Thefts are down but still a problem


Theft Graph

Isabel Gottlieb

Decreasing reports of theft on campus may be a result of educating students on how to protect their belongings.

Last year, Iowa State had the lowest numbers of thefts since 2010, according to ISU Police crime statistics. Last month, there were only 10 thefts on campus, compared to an average of 15 thefts in January during the past three years.

Peter Englin, director for the Department of Residence, said most crime around campus occurs because people take advantage of opportunities to steal. Most of the items stolen are bikes, backpacks, books and other items students leave unattended that can be easily picked up, taken, and either used or easily sold, Englin said.

“We’re fortunate that we live in a community where not much theft occurs,” Englin said. “Most of the theft that occurs is usually opportunistic stealing. If things are left unattended, someone can just walk by, pick it up and take it.”

The ISU Police Department has been reaching out to the student body to create awareness about the possibility of theft. Officers speak at freshman orientation and visit residence halls to talk to students and give advice to avoid being a target of theft.

ISU police officers urge students to report theft because the department has the full power to detain, investigate and arrest, according to the Iowa State Department of Public Safety. If students don’t report theft, there’s little chance of recovery, Englin said.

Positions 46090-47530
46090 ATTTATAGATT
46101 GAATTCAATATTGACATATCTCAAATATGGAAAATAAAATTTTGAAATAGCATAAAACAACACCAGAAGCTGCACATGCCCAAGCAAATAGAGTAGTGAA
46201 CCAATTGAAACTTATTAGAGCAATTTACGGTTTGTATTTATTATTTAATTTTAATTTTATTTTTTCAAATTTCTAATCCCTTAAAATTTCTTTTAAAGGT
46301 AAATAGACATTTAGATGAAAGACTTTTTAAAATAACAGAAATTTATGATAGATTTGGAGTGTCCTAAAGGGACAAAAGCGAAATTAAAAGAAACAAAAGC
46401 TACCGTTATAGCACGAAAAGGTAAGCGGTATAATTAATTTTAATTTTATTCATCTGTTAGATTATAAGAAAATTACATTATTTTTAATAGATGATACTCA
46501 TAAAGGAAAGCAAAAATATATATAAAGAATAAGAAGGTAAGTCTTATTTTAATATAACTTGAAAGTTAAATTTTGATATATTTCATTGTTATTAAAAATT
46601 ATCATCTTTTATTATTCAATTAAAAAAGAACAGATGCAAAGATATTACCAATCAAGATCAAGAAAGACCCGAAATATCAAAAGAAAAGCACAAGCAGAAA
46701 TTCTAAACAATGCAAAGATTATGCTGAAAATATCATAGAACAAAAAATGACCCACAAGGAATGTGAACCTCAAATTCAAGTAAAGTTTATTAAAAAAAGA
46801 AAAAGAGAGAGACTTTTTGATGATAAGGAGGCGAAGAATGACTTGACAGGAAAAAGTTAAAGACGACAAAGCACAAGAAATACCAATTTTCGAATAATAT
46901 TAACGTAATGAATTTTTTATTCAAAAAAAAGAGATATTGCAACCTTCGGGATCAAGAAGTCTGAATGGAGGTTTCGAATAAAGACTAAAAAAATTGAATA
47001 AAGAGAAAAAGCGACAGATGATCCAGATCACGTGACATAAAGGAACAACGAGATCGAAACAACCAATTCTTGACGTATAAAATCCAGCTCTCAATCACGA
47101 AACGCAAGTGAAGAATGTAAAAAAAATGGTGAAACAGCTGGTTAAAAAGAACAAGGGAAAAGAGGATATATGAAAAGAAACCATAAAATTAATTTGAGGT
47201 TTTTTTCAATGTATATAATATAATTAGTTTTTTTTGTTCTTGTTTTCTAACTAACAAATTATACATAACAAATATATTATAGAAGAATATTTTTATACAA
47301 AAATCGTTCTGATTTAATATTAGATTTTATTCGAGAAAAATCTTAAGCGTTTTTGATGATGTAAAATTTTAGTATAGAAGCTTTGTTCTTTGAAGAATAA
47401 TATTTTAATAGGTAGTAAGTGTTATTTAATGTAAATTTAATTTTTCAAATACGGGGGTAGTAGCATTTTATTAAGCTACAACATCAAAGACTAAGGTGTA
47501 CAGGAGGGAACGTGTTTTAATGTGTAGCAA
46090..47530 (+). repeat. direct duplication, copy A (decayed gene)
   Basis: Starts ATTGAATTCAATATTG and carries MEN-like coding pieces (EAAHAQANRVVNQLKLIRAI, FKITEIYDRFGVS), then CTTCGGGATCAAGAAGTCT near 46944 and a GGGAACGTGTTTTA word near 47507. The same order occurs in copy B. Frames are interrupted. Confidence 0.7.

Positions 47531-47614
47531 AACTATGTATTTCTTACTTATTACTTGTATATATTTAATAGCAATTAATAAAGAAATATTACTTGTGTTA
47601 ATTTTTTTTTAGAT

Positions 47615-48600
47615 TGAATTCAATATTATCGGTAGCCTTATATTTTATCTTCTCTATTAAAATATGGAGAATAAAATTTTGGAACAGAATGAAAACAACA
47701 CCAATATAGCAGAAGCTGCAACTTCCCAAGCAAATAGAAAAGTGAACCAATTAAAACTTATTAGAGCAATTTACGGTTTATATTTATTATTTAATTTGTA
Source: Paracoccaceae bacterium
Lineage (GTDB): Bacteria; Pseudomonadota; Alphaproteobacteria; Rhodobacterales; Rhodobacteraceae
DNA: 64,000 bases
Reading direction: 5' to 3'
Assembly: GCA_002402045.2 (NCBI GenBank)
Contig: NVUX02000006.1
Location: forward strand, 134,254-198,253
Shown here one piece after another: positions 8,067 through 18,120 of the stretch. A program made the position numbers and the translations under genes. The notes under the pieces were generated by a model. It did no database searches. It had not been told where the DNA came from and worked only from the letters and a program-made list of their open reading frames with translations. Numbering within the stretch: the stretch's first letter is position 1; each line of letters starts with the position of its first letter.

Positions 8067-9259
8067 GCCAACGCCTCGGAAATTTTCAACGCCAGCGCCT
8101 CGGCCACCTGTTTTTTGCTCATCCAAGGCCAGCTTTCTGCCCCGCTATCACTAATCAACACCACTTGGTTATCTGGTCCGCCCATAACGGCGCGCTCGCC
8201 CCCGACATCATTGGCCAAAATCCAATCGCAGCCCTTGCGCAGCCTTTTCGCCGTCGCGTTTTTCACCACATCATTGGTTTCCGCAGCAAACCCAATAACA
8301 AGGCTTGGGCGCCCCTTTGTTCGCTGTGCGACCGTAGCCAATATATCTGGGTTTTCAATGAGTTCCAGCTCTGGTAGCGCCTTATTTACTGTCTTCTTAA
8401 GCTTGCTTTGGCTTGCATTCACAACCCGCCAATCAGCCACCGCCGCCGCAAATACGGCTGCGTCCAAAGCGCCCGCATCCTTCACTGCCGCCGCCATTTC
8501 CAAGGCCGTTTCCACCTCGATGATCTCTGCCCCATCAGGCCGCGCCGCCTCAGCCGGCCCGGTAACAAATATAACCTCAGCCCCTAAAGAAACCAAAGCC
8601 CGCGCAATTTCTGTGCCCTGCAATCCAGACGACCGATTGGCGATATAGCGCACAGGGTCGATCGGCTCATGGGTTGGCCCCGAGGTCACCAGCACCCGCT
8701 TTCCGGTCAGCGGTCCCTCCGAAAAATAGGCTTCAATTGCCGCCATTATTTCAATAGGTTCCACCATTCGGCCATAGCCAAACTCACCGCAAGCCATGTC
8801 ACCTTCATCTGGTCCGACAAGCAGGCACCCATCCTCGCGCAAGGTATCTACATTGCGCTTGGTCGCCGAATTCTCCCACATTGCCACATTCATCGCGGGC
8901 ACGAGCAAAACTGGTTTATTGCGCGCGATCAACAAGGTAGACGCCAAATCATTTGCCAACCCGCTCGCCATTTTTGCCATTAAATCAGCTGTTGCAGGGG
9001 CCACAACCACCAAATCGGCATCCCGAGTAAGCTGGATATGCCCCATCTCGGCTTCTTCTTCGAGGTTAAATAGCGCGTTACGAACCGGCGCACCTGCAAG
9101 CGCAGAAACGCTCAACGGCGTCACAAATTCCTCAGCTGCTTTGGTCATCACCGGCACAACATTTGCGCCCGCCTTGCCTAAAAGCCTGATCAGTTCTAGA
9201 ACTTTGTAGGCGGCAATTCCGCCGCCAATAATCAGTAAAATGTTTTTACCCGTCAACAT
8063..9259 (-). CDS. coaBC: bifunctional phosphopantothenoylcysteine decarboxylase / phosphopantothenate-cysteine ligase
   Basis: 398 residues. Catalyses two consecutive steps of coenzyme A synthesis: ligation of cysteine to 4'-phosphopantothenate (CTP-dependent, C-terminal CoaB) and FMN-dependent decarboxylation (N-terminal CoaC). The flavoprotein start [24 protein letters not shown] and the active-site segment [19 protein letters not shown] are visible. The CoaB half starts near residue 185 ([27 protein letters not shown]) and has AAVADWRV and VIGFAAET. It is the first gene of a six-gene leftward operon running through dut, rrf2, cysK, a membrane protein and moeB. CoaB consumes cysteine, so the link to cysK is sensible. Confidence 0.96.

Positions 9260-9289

Anthony Greiter, ISU police officer, said students should use common sense, such as locking their door and not leaving items out and unattended. Thefts increase during Dead Week and around school breaks because students are preoccupied and don’t think about safety.

Carrie Jacobs, captain of criminal investigations for ISU Police, said theft from vehicles also rises before and after school breaks because students are busy moving their belongings from their residences to their cars, often leaving cars full of valuable items unlocked.

Jacobs said she tells students to think of the simple procedures they can take to prevent theft.

“You want to be aware of your surroundings. If something seems suspicious, report it.” Jacobs says. “You never know what you could be preventing.” 

Suspicious behavior could be anything from an unfamiliar person in a residence hall to someone examining bike racks to see if any bikes were left unlocked.

“Dorms are a community and students know who belongs where,” Englin said. “But a lot of our students will leave and not lock their door. Just simply reminding students to lock their doors can go a long way in preventing opportunistic theft.”

As promising as the numbers look, theft will always be an issue on a college campus, Greiter said. However, if students continue to be aware of the risk of theft, rates of theft could continue to decline in the future.